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Rand Paul Becomes First US Senator Tests Positive for COVID-19


In this image from video, Sen. Rand Paul, R-Ky., speaks on the Senate floor at the U.S. Capitol in Washington, Wednesday, March 18, 2020.

Senator Rand Paul confirmed Sunday that he has tested positive for COVID-19 – the first U.S. Senator to do so.

“Senator Rand Paul has tested positive for COVID-19. He is feeling fine and is in quarantine,” a tweet from the Kentucky Republican’s account read.

The Senator said that he was asymptomatic and had not been in contact with any known carriers of the novel coronavirus but was tested out of an “abundance of caution due to his extensive travel and events”.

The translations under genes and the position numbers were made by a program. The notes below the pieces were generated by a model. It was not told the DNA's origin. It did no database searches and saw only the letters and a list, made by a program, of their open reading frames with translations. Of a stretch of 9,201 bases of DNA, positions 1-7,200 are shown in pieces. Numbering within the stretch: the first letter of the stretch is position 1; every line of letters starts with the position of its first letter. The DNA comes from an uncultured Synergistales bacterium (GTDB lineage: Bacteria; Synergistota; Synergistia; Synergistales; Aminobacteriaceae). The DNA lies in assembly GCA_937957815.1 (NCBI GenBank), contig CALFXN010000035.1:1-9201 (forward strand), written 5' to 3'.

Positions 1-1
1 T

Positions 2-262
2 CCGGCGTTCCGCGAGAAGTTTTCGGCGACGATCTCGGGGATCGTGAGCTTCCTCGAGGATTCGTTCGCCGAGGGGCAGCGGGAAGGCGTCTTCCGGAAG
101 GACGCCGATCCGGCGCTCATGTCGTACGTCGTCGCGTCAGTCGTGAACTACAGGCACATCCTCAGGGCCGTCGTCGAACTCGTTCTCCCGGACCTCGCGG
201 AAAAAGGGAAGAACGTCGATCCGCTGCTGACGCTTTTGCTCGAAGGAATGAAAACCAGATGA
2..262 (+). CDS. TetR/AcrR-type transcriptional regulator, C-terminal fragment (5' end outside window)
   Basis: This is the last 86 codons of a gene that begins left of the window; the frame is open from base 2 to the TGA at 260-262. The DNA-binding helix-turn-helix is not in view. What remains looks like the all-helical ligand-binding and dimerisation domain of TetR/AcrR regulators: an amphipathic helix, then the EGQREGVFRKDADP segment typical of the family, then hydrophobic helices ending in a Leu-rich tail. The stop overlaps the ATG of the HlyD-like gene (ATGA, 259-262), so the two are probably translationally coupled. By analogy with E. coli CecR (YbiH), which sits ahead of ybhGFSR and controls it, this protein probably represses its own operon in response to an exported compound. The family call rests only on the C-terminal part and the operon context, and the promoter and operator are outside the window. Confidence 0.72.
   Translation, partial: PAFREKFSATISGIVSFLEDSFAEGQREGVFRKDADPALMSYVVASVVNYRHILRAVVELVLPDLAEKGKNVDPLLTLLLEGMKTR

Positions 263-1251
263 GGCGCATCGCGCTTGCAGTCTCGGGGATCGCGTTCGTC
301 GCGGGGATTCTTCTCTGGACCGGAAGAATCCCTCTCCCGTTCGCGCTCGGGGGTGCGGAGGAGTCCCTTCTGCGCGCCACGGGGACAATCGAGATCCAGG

The Senator’s office began operating remotely ten days ago, so it affirmed that “virtually no staff” had been in contact with him.

As many Americans across the United States struggle to get tested for COVID-19, many critics have taken to social media questioning how and why the senator was able to be tested if he was asymptomatic and had no known contact with a carrier.

The Centers for Disease Control (CDC) has said that testing abilities in the United States are expected to increase.

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